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United States v. Espinoza

United States Court of Appeals, Ninth Circuit

January 22, 2018

United States of America, Plaintiff-Appellee,
v.
Angelica Urias Espinoza, Defendant-Appellant.

          Argued and Submitted March 10, 2017 Pasadena, California

         Appeal from the United States District Court for the Southern District of California D.C. No. 3:15-cr-01330-LAB-1, Larry A. Burns, District Judge, Presiding

          Michael Marks (argued), Federal Public Defenders of San Diego Inc., San Diego, California, for Defendant-Appellant.

          Colin M. McDonald (argued), Assistant United States Attorney; Helen H. Hong, Chief, Appellate Section; Laura E. Duffy, United States Attorney; United States Attorney's Office, San Diego, California; for Plaintiff-Appellee.

          Before: Richard A. Paez, Marsha S. Berzon, and Morgan Christen, Circuit Judges.

         SUMMARY [*]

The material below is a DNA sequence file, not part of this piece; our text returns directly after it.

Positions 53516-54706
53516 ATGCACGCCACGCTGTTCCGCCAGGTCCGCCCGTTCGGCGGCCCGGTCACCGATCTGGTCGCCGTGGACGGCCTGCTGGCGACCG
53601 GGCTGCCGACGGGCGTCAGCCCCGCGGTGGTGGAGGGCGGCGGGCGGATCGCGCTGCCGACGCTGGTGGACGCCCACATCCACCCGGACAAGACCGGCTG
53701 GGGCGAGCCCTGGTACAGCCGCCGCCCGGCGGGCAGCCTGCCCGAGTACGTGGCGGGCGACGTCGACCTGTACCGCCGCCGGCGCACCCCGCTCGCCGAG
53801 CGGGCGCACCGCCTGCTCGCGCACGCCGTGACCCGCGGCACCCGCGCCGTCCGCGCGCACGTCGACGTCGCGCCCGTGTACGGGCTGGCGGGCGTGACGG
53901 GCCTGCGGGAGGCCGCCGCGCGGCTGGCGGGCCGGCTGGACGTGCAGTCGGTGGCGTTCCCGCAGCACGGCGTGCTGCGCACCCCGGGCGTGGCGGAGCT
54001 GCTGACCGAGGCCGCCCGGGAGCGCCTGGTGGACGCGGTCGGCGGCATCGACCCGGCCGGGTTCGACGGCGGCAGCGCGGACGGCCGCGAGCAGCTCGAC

Criminal Law

         The panel reversed a conviction for importation of methamphetamine and remanded for a new trial in a case in which the district court excluded evidence of third-party culpability.

         The panel held that the district court necessarily abused its discretion by applying an incorrect legal standard when it excluded evidence of third-party culpability for failing to meet the "substantial evidence" threshold discussed in Perry v. Rushen, 713 F.2d 1447 (9th Cir. 1983), and Territory of Guam v. Ignacio, 10 F.3d 608 (1983). The panel explained that nothing in either Perry or Ignacio purports to modify this court's standard for the admissibility of third-party culpability evidence under the Federal Rules of Evidence-"fundamental standards of relevancy."

         Applying that standard, the panel held that the excluded evidence is undoubtedly relevant, and that a neighbor's conviction documents were improperly excluded under Fed.R.Evid. 404(b). The panel concluded that the erroneous exclusion of evidence was not harmless.

          OPINION

          PAEZ, Circuit Judge